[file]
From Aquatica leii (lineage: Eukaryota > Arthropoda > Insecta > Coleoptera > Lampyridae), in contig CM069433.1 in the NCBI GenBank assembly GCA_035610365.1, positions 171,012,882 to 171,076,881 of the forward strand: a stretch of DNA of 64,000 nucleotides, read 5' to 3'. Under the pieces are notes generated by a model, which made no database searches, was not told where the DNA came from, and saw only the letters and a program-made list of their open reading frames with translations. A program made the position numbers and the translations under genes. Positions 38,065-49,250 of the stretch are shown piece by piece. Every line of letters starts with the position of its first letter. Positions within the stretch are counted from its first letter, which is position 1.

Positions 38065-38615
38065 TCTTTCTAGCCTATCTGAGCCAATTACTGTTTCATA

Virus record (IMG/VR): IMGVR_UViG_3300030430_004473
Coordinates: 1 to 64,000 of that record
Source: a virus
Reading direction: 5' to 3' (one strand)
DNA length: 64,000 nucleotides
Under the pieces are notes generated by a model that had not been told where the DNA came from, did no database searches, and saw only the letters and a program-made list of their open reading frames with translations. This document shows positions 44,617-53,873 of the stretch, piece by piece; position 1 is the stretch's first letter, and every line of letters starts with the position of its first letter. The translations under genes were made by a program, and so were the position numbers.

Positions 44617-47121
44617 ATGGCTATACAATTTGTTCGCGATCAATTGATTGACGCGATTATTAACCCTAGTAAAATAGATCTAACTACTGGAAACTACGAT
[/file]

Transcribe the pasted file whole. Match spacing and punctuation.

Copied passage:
From Aquatica leii (lineage: Eukaryota > Arthropoda > Insecta > Coleoptera > Lampyridae), in contig CM069433.1 in the NCBI GenBank assembly GCA_035610365.1, positions 171,012,882 to 171,076,881 of the forward strand: a stretch of DNA of 64,000 nucleotides, read 5' to 3'. Under the pieces are notes generated by a model, which made no database searches, was not told where the DNA came from, and saw only the letters and a program-made list of their open reading frames with translations. A program made the position numbers and the translations under genes. Positions 38,065-49,250 of the stretch are shown piece by piece. Every line of letters starts with the position of its first letter. Positions within the stretch are counted from its first letter, which is position 1.

Positions 38065-38615
38065 TCTTTCTAGCCTATCTGAGCCAATTACTGTTTCATA

Virus record (IMG/VR): IMGVR_UViG_3300030430_004473
Coordinates: 1 to 64,000 of that record
Source: a virus
Reading direction: 5' to 3' (one strand)
DNA length: 64,000 nucleotides
Under the pieces are notes generated by a model that had not been told where the DNA came from, did no database searches, and saw only the letters and a program-made list of their open reading frames with translations. This document shows positions 44,617-53,873 of the stretch, piece by piece; position 1 is the stretch's first letter, and every line of letters starts with the position of its first letter. The translations under genes were made by a program, and so were the position numbers.

Positions 44617-47121
44617 ATGGCTATACAATTTGTTCGCGATCAATTGATTGACGCGATTATTAACCCTAGTAAAATAGATCTAACTACTGGAAACTACGAT